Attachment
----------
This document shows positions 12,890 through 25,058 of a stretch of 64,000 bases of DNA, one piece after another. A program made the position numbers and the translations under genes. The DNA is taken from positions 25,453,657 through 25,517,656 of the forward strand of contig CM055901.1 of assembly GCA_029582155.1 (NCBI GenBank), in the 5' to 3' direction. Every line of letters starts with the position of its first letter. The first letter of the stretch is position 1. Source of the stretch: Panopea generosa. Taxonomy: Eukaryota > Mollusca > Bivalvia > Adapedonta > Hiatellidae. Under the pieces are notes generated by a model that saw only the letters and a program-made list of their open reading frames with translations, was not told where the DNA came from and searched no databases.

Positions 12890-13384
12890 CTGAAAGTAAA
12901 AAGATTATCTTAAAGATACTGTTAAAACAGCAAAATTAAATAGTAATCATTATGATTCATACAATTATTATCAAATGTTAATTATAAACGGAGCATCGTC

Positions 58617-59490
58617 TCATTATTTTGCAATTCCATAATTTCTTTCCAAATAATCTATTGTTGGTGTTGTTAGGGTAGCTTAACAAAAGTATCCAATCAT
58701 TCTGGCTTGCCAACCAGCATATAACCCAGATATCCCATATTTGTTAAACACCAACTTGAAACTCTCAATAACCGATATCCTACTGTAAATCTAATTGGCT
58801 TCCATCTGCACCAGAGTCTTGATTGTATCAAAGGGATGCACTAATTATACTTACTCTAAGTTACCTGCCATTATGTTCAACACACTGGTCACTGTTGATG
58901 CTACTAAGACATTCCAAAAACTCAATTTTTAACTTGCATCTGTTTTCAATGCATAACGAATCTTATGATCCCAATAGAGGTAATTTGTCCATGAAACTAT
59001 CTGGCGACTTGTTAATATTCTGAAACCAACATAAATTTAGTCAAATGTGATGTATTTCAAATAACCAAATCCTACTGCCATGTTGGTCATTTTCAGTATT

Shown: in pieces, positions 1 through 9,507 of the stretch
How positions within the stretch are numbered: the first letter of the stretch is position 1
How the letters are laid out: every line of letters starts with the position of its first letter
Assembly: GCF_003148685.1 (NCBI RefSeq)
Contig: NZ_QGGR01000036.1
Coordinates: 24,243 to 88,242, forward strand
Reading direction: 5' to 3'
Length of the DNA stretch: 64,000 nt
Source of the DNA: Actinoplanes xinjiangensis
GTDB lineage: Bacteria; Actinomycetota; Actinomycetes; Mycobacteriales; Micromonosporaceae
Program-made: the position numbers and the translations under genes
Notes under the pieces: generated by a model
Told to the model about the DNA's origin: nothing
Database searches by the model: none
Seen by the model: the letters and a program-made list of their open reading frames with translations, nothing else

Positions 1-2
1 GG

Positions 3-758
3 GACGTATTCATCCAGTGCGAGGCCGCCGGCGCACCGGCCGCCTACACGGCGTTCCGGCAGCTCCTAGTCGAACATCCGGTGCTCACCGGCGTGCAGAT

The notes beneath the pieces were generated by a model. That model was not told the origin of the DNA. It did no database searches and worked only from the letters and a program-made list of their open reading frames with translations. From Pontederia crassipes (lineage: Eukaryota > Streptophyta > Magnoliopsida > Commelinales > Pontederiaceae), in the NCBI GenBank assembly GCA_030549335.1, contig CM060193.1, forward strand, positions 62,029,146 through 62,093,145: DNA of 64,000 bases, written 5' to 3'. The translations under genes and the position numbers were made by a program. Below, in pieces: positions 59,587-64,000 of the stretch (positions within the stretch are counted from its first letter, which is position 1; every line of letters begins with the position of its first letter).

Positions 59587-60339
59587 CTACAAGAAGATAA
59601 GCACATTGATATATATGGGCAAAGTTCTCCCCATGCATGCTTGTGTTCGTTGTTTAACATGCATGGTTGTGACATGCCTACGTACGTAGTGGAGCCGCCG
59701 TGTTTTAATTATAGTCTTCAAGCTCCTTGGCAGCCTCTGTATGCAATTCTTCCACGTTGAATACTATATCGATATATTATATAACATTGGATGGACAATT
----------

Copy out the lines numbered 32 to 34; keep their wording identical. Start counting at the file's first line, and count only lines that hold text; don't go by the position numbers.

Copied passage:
59587 CTACAAGAAGATAA
59601 GCACATTGATATATATGGGCAAAGTTCTCCCCATGCATGCTTGTGTTCGTTGTTTAACATGCATGGTTGTGACATGCCTACGTACGTAGTGGAGCCGCCG
59701 TGTTTTAATTATAGTCTTCAAGCTCCTTGGCAGCCTCTGTATGCAATTCTTCCACGTTGAATACTATATCGATATATTATATAACATTGGATGGACAATT